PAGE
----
An elegant sufficiency

Sunday, September 02, 2007

My home city

Since I left college, "home" has been in several places, but I always consider my roots to be in Hull; Kingston upon Hull in East Yorkshire. Though we still go there from time to time to visit my Mum who lives just outside the city, it's quite a while since I had the chance to walk around the city centre and see some of the remarkable changes which are taking place there right now.

With visiting times being strictly enforced, there are hours to be filled in between hospital visits, so Thursday morning seemed like the perfect opportunity to have a wander around with my camera.

I walked into the city centre from the hospital, so my first stop was by the new development around the station, St Stephens Centre. This photograph of Ferensway shows the new station front and the building with the green and orange window is on the site of the old ABC cinema where I saw the Beatles on 24th November,1963! Other Hullensians reading this will recognise the Hull Royal Infirmary in the background (tall, grey building looming on the horizon) to get their bearings.

The Holiday Inn Express is at the entrance to the new centre which is going to transform the city significantly when it opens later next month.

For every corner which has changed, however, there's another which hasn't, and Victoria Square remains much as it ever was - though I'm not sure the large TV screen (with amplified sound) does a great deal for anyone.

Here in Gloucestershire, the floods are a consistent topic of conversation, and of course, it's much the same in Hull, where similar events occurred a month or so before. The presence of an insurance advice centre reveals how much of a preoccupation rebuilding and recovery is right now.

On such a glorious morning, it was a pleasure to walk over Monument Bridge and remember how, as a small girl, I would be taken along the side of this dock (Princes Dock) to visit my Grandad, who worked in the Customs office on the bridge at the far side. Now a(nother) shopping centre, the street-side cafes and smart restaurants are a far cry from the old fruit market, which used to be situated down there. This photo shows the same curved stone wall when the dock was working, and until I saw it, I'd forgotten that the Wilberforce Column was moved from its original site here to a place in front of the College in Queens Gardens. That was before my time as well, though!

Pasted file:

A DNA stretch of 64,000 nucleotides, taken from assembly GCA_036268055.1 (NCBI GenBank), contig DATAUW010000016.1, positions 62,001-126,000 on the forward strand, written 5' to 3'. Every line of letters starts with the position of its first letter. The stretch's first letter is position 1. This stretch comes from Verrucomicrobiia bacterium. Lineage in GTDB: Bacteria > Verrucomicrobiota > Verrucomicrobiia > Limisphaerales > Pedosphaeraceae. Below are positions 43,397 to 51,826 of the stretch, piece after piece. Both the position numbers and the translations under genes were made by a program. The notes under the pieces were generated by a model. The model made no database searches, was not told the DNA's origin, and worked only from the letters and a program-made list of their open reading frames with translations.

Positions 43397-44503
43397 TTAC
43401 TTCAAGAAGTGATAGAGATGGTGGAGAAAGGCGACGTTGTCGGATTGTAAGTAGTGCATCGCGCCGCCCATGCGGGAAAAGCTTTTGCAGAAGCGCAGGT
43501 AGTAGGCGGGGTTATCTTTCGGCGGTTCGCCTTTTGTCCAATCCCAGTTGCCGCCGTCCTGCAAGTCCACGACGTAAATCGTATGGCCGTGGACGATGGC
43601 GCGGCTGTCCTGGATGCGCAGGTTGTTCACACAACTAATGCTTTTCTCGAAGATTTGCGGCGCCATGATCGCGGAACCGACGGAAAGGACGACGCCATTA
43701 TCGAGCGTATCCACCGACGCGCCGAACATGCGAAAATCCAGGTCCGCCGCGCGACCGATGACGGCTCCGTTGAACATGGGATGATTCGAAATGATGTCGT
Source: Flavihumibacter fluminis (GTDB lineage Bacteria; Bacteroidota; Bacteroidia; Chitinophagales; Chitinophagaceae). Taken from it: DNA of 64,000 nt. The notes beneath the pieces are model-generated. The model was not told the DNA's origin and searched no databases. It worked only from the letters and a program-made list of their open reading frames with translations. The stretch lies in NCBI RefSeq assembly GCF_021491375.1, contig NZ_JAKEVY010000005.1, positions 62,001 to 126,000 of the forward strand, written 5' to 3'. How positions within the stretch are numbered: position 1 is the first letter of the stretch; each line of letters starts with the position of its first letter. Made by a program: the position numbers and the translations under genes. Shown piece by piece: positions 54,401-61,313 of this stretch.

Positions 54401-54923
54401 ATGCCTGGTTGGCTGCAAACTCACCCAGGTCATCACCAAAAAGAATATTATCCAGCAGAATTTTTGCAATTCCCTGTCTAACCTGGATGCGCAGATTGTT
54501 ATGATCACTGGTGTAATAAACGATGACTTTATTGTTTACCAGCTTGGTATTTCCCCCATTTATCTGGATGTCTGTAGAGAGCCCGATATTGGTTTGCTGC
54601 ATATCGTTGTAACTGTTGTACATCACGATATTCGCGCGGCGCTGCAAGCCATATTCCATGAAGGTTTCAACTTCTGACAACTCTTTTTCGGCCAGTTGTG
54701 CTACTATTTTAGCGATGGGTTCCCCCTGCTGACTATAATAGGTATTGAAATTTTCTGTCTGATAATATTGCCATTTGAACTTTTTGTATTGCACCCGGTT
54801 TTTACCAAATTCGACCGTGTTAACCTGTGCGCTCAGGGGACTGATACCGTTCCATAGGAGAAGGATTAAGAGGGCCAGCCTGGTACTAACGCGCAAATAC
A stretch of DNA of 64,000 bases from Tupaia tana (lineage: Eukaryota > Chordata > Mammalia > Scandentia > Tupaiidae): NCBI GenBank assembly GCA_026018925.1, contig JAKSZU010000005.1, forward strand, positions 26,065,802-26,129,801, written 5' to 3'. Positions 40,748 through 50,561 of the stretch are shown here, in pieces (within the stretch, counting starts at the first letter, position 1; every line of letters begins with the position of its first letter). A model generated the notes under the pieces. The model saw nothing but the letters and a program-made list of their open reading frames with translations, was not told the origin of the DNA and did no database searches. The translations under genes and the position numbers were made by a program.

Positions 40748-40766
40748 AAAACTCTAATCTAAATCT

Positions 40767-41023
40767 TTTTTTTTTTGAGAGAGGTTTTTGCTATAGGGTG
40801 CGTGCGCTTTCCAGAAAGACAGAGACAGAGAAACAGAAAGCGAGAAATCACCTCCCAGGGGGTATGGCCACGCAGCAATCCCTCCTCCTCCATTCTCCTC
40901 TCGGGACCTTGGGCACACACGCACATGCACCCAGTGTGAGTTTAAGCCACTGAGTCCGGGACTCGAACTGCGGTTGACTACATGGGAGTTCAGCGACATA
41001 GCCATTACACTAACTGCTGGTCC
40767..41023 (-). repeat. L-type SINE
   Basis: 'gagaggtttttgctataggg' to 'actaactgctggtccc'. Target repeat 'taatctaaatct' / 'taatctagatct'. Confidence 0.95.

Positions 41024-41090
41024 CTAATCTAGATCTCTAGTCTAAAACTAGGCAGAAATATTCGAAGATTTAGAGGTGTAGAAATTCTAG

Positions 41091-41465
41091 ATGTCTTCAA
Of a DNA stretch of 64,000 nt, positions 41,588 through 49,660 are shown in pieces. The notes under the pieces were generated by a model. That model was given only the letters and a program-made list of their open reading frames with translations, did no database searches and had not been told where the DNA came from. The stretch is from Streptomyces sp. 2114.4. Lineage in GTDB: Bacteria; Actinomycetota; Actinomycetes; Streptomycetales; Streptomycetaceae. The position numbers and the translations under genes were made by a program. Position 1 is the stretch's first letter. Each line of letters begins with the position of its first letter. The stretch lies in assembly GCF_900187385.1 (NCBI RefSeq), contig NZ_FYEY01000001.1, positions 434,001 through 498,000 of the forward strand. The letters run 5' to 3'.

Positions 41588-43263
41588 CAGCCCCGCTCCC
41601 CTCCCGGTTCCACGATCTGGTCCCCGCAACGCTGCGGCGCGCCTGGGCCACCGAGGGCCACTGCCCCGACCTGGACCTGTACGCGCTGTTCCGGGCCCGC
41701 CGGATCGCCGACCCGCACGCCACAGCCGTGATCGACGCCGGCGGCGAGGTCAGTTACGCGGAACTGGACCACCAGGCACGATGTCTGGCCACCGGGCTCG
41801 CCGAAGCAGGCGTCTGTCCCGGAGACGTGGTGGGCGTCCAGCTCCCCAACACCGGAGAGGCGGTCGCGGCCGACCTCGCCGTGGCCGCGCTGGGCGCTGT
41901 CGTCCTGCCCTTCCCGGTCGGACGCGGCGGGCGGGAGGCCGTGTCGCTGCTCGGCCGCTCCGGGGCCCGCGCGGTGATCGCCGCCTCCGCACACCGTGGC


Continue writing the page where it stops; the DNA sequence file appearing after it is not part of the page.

One of the first docks to be filled in (before my time) was Queens Dock, and the gardens there were always a bit uphill and down dale, as subsidence had occurred. All that has been sorted out now, and the gardens are as lovely as ever. The three cornered building with the green domes is the former Dock Offices (now the maritime museum) and in the background, with the pale green dome, is the City Hall, a fine turn-of-the-century concert venue. Not only have I played there on several occasions with the Hull Philharmonic (with Paul Tortelier, John Ogden, Alfredo drop, name drop....) but it was where we would go to see Black Sabbath, Deep Purple and Jethro Tull...oh my.

That takes you back, doesn't it?



  • My goodness Gill, those names are a blast from the past.Think I may even have the original records - in my stash. Thanks for the pictures of Hull. I have never visitied .... it looks wonderful. Take Care
    Best wishes


    By Blogger Stitching with Schnauzer and Siamese, at 9:18 pm  

  • Gill,
    I am the author of a book called Legends O Tour - The Pop Package Tours Of The 1960s and am about to start work on a book about the UK tours of The Beatles, including your Hull date. I would like to include your memories.
    My contact details are on my website at

    By Anonymous Anonymous, at 12:02 pm  

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